Sberbank drops the “bank” from its name to take on tech firms
Sberbank, Russia’s state-owned bank, is rebranding to “Sber” as it invests big in its revamp to become a technology company.
The bank says the move marks the “largest transformation” in its 179-year history.
“It’s a huge investment, not a big investment,” the bank’s chief technology officer, David Rafalovsky, tells Reuters. “We’ve always had a chip on our shoulder, we believe we are a technology company with a banking license.”
The value of investments was not disclosed. Sber holds assets of around $401 billion in August and sits at a market value of about $67 billion. It serves almost 100 million active banking clients.
What tech is the bank investing in?
Sber has launched a series of digital services alongside its tech company revamp.
These include SberBox, a TV streaming device which the bank says, “morphs any TV into an entertainment centre”. The retail price for this is RUB 2,990 ($30).
SberPortal is a smart speaker with six mics and a screen that provides gesture and voice recognition. The device is going on sale later this year.
It has also rolled out Salute, a family of virtual assistants which range from “cultured Sber, cheerful Joy and pedantic Athena”. The bank has built these devices into its apps too. SberPrime is a basic subscription service priced at RUB 199 ($2.57) a month.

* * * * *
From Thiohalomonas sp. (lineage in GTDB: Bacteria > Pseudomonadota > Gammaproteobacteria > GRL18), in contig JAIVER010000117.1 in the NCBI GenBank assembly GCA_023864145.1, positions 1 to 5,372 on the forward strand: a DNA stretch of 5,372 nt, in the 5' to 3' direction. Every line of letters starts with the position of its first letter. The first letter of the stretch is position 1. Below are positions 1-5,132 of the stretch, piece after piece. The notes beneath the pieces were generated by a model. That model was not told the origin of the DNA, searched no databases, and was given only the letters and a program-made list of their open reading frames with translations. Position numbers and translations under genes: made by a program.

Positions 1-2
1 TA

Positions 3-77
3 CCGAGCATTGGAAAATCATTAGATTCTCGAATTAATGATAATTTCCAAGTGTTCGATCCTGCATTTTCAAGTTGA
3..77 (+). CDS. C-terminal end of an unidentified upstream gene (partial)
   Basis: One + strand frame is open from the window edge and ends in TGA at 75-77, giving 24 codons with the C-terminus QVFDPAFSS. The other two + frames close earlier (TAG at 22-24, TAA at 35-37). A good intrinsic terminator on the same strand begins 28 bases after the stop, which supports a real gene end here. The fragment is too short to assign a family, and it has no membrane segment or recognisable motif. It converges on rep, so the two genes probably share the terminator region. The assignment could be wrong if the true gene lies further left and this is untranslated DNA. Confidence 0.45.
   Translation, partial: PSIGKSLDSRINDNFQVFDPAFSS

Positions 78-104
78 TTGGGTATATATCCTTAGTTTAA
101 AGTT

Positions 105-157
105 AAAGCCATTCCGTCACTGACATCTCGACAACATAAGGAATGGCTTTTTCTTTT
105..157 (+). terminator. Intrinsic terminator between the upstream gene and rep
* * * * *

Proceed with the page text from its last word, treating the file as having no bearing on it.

And finally, the bank’s SmartMarket has launched. It allows businesses and entrepreneurs to create their own apps and work with Sber via a revenue-share model.
Taking on rival Yandex
The bank’s announcement arrives just days after former partner Yandex bid $5.5 billion for Tinkoff, Russia’s first neobank.
The idea of a combination between the two surfaced in 2019 at the International Economic Forum in St Petersburg.
Oleg Tinkov, founder and key shareholder in Tinkoff owner TCS Group, suggested that a merger with Yandex could create a company worth $20 billion.
Tinkoff is one of the world’s largest online banks and has more than ten million customers.
Yandex severed ties with Sberbank in June, bringing a decade-long partnership to an end. Yandex spun out its payment platform Yandex.Money and agreed to buy out Sberbank’s 45% share in Yandex.Market.
Executives at both firms said the relationship between Sberbank and Yandex had grown acrimonious as the latter moved further into the technology space.
“Competition between Sberbank and Yandex’s ecosystems had begun to grow, so we looked for a mutually acceptable way out,” Lev Khasis, Sberbank’s first deputy chief executive, said in a statement at the time.
Rumours of a deal with Tinkoff Bank began to formulate not long after the Yandex-Sberbank split.